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Serbian anti-government protests

09 January 2019 Dijedon Imeri

Thousands of protesters have been gathering the past four Saturdays in Belgrade, demanding, among other things, the resignation of the Minister of the Interior and an end to political violence.

  • Ongoing protests in Serbia are driven by deep-seated resentment over perceived growing authoritarianism.
  • Protests are likely to remain peaceful, but will put pressure on the government to call snap elections.
  • Despite growing disillusionment among much of the electorate, a snap election in the six-month outlook is unlikely to produce a change in government.

On 29 December 2018, civil society groups and opposition activists held a fourth consecutive anti-government rally in Belgrade. The protests, which began on 8 December and were initially triggered by an assault on an opposition politician by unknown men, have been sustained by more deep-seated resentment against the incumbent administration and what is viewed as growing authoritarianism in the country.

Growing pressure on government

The protests were originally triggered by an attack on 23 November against Borko Stefanović, the founder of Serbian Left (Levica Srbije), a small opposition party. Unknown men using wooden sticks attacked and bloodied Stefanović and his colleagues in the Serbian town of Kruševac. The assailants were allegedly arrested following the incident, but opposition figures claim that the ruling Serbian Progressive Party (Srpska Napredna Stranka: SNS) is behind the attack. The subsequent demonstrations have drawn tens of thousands of supporters, representing a panoply of demands and causes. In addition to an end to political violence, protesters have been demanding the resignation of Interior Minister Nebojša Stefanović, fairer elections, and equal representation in Serbian media, accusing the ruling SNS party of controlling the media landscape.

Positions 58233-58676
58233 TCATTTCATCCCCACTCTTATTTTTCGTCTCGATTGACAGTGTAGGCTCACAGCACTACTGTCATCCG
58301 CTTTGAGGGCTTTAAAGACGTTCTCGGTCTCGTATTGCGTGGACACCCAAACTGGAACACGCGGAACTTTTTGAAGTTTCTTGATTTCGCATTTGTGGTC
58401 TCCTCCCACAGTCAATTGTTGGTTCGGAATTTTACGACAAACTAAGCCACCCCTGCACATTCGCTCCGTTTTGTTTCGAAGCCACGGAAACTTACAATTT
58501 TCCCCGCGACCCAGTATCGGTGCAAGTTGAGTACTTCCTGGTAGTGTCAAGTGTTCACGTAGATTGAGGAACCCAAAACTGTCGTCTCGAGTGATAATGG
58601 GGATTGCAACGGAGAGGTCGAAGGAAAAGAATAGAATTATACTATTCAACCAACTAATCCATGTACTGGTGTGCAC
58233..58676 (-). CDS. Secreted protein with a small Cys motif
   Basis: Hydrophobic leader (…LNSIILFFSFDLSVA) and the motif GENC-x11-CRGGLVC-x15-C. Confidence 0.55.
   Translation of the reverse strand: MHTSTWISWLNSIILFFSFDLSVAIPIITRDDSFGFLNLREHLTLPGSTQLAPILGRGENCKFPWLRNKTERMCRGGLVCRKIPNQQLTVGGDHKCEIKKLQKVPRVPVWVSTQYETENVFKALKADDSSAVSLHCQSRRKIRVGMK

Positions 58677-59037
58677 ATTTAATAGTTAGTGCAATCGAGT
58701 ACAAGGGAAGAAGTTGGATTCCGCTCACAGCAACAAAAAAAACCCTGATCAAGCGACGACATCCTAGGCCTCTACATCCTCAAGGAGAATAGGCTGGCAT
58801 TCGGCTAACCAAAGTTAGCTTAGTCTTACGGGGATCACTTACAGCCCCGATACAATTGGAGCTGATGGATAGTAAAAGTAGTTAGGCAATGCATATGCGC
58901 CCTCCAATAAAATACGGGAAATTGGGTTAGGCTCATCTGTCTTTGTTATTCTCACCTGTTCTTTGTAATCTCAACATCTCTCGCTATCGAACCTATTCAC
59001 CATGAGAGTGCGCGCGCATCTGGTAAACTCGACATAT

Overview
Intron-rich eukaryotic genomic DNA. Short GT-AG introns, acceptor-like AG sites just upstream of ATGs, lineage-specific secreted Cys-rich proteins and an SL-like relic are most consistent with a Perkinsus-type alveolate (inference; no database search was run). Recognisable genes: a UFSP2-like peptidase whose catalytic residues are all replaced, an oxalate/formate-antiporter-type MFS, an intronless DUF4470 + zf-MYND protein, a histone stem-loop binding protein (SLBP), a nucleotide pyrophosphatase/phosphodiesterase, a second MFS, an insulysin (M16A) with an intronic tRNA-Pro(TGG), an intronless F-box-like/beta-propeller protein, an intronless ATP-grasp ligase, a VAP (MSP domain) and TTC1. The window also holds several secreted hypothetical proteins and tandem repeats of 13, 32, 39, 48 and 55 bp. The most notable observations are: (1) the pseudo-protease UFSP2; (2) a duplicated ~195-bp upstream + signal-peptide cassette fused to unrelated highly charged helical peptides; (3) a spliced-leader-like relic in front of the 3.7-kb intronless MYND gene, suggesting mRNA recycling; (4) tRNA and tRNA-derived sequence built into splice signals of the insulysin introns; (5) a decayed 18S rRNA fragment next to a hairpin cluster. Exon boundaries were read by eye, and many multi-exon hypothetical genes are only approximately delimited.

Although SNS enjoys a comfortable parliamentary majority, the sheer size of the demonstrations has put significant pressure on the incumbent administration. President Alexander Vučić, the leader of SNS and de-facto ruler of Serbia, initially stated he would not give in to protester demands, but backtracked on 25 December in a televised interview, saying he would listen to them. He also added that if necessary, he would call snap elections to get around any impasse. The latter option represents Vučić's traditional way of silencing the opposition, with snap elections having become a frequent phenomenon in Serbia in recent years. Vučić has been able to use snap elections as a weapon because SNS has remained unchallenged by the weak opposition.

However, although the protests have steadily grown in numbers, there is no clear organization or leadership in sight. Currently there is no united opposition front that is able to fully harness the potential of a mass protest movement. Opposition parties remain ideologically divided and weak compared to SNS. Moreover, although some of the demands of the protesters are concrete, others remain vague. Without a clear focus and organization, protesters are unlikely to produce any material change. If the outcome of these protests is a snap election, the opposition remains unprepared.

Outlook and implications

The recent developments have significantly increased the risk of a snap election in the six-month outlook. Although the protests represent growing disillusionment among a big portion of Serbia's middle class, the lack of organized opposition makes it unlikely that snap elections would produce a radically different outcome from the current situation. A strong support base, a sympathetic media landscape, and relatively strong support from the West due to the pro-EU stance of Vučić, which has served to legitimize his government, makes it likely that SNS would reconfirm its primacy in Serbian politics following an election. The main indicator to watch that would signal a growing challenge to Vučić and the SNS is the emergence of an organized political opposition, either through a coalition of existing opposition parties, or the emergence of a new political movement out of the recent protests. Both options remain currently unlikely. However, leaving protester concerns unaddressed increases the risk of protests such as these becoming a recurrent phenomenon in the future, increasing also the risk of them turning violent as parliamentary challenge to Vučić's hold on power remains elusive.

Posted 09 January 2019 by Dijedon Imeri, Senior Analyst, Country Risk, Economics & Country Risk, IHS Markit

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